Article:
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by Mr. Fish

Bookmakers would have made a killing in Washington on Tuesday, as hacks and
flacks, pundits and bloggers furiously placed bets on who would replace Justice
O’Connor on the Supreme Court. By evening, the speculative free-for-all was
over and the straight poop came directly from Bush’s mouth: John Roberts, 50-year-old
judge on the U.S. Court of Appeals for the District of Columbia Circuit, was
the nominee.
Now arises a new question: Who exactly is John Roberts? His short stint in the
appellate courts — Roberts was confirmed in 2003 — leaves little record to assess
beyond that he’s conservative (maybe very conservative), and apparently quite
a nice guy with some Democratic allies. All of which makes his nomination a
clever move that may defuse some of the Democrats’ momentum on this issue —
and allow Bush to slip in a potentially Court-changing justice.
“Well, I should say to begin with, that I like and respect John Roberts enormously
. . . He is thoughtful. He’s certainly brilliant. I enjoyed the experience of
arguing against him, and as a matter of fact though I didn’t enjoy losing, I
enjoyed losing to him in the abortion-counseling decision 5-4.

—Laurence Tribe,
Gore’s attorney in Bush vs. Gore in 2000,
on Charlie Rose, July 19, 2005

“John Roberts is one of these extraordinary men [with] an incredible degree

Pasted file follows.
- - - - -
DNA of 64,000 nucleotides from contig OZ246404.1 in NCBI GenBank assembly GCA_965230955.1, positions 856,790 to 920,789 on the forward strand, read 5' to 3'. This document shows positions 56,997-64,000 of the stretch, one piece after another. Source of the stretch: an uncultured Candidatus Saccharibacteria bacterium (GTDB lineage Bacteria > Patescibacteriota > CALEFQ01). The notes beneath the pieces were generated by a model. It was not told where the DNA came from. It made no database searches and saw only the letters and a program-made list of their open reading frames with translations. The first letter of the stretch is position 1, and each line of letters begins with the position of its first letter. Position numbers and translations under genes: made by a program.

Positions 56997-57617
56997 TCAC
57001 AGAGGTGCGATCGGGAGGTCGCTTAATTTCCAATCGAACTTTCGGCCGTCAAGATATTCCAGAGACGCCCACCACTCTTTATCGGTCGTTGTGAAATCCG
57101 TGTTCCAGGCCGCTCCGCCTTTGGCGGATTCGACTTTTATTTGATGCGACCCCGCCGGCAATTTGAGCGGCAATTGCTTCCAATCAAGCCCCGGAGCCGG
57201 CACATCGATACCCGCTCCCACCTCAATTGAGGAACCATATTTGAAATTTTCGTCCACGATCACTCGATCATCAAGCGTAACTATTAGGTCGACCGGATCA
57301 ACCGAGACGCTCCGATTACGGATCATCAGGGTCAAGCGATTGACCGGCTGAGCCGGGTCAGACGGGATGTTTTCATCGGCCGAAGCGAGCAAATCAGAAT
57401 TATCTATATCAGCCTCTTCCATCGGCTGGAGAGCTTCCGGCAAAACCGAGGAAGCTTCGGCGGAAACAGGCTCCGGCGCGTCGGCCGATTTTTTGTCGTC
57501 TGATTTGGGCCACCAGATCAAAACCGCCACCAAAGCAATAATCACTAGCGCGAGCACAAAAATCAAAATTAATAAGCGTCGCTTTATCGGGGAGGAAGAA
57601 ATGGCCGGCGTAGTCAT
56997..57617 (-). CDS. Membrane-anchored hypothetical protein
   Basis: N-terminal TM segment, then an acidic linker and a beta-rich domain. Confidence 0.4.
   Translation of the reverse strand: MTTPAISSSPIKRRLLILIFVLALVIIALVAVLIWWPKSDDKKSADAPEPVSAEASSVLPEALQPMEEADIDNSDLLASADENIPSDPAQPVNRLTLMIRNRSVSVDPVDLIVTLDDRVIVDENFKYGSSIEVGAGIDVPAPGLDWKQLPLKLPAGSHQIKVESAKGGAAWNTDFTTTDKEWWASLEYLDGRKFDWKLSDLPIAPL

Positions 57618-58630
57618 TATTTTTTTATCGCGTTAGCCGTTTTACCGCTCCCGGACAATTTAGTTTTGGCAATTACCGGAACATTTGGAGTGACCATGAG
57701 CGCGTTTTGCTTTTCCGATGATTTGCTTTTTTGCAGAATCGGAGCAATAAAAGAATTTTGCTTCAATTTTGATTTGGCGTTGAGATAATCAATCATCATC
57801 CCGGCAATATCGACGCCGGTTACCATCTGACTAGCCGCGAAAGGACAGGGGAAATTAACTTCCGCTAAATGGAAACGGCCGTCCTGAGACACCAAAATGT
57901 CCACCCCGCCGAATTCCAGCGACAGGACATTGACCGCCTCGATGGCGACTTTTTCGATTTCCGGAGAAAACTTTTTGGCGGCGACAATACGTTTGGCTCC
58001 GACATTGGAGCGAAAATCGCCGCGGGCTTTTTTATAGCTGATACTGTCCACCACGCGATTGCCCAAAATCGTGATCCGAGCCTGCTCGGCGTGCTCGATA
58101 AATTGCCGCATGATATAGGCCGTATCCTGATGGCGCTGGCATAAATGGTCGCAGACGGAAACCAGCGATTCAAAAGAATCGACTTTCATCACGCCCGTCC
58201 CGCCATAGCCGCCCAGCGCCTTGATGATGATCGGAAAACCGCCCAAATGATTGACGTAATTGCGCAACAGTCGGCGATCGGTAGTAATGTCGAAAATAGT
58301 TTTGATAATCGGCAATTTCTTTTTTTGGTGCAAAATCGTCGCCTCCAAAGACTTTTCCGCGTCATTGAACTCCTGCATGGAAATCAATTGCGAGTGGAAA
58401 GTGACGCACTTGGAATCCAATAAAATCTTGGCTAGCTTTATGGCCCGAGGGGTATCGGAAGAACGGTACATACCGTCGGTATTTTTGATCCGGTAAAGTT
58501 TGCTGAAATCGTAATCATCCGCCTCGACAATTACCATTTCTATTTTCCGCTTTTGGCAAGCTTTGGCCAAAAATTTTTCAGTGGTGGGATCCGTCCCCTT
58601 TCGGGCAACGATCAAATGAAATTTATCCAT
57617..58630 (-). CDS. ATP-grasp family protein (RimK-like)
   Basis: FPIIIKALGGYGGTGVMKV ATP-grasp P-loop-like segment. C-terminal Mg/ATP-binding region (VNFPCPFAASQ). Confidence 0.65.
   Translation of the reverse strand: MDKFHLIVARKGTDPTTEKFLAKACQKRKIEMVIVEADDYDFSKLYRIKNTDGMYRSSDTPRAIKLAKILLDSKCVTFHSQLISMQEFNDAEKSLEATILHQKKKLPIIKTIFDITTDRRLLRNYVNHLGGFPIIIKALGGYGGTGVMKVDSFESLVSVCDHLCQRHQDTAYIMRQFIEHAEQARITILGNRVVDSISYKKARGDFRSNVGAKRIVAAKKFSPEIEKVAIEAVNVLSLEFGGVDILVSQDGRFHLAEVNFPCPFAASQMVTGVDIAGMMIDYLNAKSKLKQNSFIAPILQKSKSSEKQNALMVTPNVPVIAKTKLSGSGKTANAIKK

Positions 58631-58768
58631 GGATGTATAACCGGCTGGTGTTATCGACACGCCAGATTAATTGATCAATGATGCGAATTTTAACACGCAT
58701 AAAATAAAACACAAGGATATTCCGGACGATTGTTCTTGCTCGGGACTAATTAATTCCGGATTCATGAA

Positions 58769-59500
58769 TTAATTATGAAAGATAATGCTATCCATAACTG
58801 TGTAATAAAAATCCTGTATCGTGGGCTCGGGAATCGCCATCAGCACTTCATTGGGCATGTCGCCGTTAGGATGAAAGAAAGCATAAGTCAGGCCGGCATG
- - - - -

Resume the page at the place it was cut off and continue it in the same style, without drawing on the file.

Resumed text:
of brilliance. In a room of smart people . . . he’s the smartest guy in the
room, but you don’t feel like it. I’ve known him for years, and he doesn’t —
he’s not the kind of person that lords it over you. When you combine that kind
of just niceness with that kind of intellectual rigor, you’re talking about
a potential for enormous influence.”

—Nina Totenberg, Nightline, July 19

“With Roberts, Bush is obviously playing it safe — maybe because he’s tanking
in the polls, or suffering from the Rove scandal and bad Iraq news, or just
because he doesn’t want another battle to distract from his faltering domestic
agenda. Roberts is the least likely of the rumored short-listed candidates to
provoke outrage. He is a well-known Washington insider, an institutional player,
a highly placed member of the legal establishment. He enjoys the kind of respect
Kenneth Starr had before embarking on his anti-Clinton crusade, as a safe, sound
man, not an ideological zealot like Edith Jones or wacko like Janice Rogers
Brown. These qualities are going to make Roberts’ confirmation easier.

They are also what make him dangerous.”

—Robert Gordon,
professor of law and legal history at Yale,
Talking Points Memo
Supreme Court Watch blog, July 19

LA Weekly